Without going into too much detail, it was this particular assignment that taught us that you should not expect to have a real physical farewell when you are both under a lot of stress. There were certain hydraulic and concentration difficulties on both our parts that made our planned ecstatic evening fizzle most depressingly. We couldn’t drink to excess because there was a drive to the airport in the near future. After our wonderful dinner, which I can’t remember after all this time, I watched him complete his packing chores.
I remember being astonished that he could put all the clothes and gear he needed for the next year (with the exception of those aforementioned uniforms), into one sea bag and a carry-on that would fit under the seat in front of him.
The hour finally arrived, and we loaded up his baggage and headed off to the airport. At that innocent time, you were only required to be an hour early for your flight. Security consisted of walking through a metal detector, and anybody who wanted to could go to the gate area. We wanted to spend as much time together as possible, and so we decided to go to the gate together. Over the years we learned that the airport door drop-off is less stressful, but we were still new at this.
There was almost no one on the freeways as we drove to the airport. It didn’t help my frame of mind any to know that all the people who were usually driving around were probably at parties: dancing, drinking, getting ready for the countdown with their loved ones.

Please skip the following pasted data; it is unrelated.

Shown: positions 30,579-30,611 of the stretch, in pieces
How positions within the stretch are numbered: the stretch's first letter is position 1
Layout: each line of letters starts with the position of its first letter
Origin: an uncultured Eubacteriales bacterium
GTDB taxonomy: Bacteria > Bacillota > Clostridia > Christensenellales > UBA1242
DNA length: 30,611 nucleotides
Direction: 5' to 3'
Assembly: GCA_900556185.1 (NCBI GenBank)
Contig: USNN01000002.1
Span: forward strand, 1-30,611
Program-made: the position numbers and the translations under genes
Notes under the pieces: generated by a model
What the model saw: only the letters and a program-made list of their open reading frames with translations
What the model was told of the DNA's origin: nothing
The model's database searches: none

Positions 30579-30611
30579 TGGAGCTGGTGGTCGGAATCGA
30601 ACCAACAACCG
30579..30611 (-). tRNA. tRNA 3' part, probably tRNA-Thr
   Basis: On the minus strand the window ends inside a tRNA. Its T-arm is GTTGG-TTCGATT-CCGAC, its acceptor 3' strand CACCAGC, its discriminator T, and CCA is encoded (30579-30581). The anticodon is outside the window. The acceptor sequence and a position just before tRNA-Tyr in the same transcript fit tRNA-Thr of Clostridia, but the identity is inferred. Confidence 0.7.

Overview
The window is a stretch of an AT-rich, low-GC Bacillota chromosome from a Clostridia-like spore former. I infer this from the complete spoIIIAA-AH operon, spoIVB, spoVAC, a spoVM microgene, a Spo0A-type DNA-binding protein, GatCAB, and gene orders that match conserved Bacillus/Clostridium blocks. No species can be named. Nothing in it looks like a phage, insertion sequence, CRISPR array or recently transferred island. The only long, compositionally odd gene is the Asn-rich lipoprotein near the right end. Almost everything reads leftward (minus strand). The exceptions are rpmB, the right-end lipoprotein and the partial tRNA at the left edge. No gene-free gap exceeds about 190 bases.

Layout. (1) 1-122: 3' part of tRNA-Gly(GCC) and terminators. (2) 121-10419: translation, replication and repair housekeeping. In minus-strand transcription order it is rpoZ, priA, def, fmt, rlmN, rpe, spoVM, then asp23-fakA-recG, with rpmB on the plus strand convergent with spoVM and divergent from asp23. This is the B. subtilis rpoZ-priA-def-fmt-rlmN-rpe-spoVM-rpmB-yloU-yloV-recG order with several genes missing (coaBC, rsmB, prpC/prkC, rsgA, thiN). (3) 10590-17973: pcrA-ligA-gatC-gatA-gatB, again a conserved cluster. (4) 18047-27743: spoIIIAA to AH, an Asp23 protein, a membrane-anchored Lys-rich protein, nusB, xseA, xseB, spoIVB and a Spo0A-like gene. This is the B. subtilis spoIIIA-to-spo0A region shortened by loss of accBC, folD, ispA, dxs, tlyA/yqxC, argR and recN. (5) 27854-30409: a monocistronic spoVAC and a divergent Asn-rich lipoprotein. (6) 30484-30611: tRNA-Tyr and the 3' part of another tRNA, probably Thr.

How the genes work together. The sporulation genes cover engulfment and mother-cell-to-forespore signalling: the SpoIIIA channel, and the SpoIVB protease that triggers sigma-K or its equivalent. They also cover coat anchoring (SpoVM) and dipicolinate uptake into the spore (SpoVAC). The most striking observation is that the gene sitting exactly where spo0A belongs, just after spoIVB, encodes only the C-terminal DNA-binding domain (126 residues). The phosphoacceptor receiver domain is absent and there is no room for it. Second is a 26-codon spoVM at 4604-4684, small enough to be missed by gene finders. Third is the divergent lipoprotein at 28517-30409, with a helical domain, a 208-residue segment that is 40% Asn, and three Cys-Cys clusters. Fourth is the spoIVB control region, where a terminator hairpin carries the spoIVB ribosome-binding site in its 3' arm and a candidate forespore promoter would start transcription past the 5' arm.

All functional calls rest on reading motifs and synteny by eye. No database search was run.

We got to the parking garage and found it nearly deserted. Not surprisingly, there was an extremely convenient parking spot. I had just gotten out of the car, and Jim was leaning over into the back seat, getting his bags out, when we heard all the taxis blowing their horns, and lots of ecstatic yelling from that direction. We looked across the car at each other, and Jim said, “Happy New Year, dear.” I returned the salutation in an equally unenthusiastic tone.
Bags checked, boarding pass in hand, we went to the gate area. All the bars in the terminal were closed, for some inexplicable reason. So we sat there, holding hands, and not saying a whole lot. The flight was called, one last kiss and hug, and then I watched him disappear around the corner of the flyway. I stood at the window of the the terminal, and saw the plane button up, back up and leave the gate.
I turned to walk back to the car through the deserted terminal. I made it a few gates down, and then I just sat down and cried. It was January 1, 1987. We got our bills paid by April, in spite of the amazing phone bills you incur when calling collect from Bahrain to san Francisco. I didn’t see him again until July 19, when he came home for two weeks leave. He returned for good from that assignment on January 11, 1988.
I’ll tell you, when young ladies complain to me about their husbands being gone over the week on a business trip, and they just don’t know what they will do with them gone “for SO LONG,” all I can do is sigh. And I tell them, “You have it easy, honey. I could do four days with both hands tied behind my back.”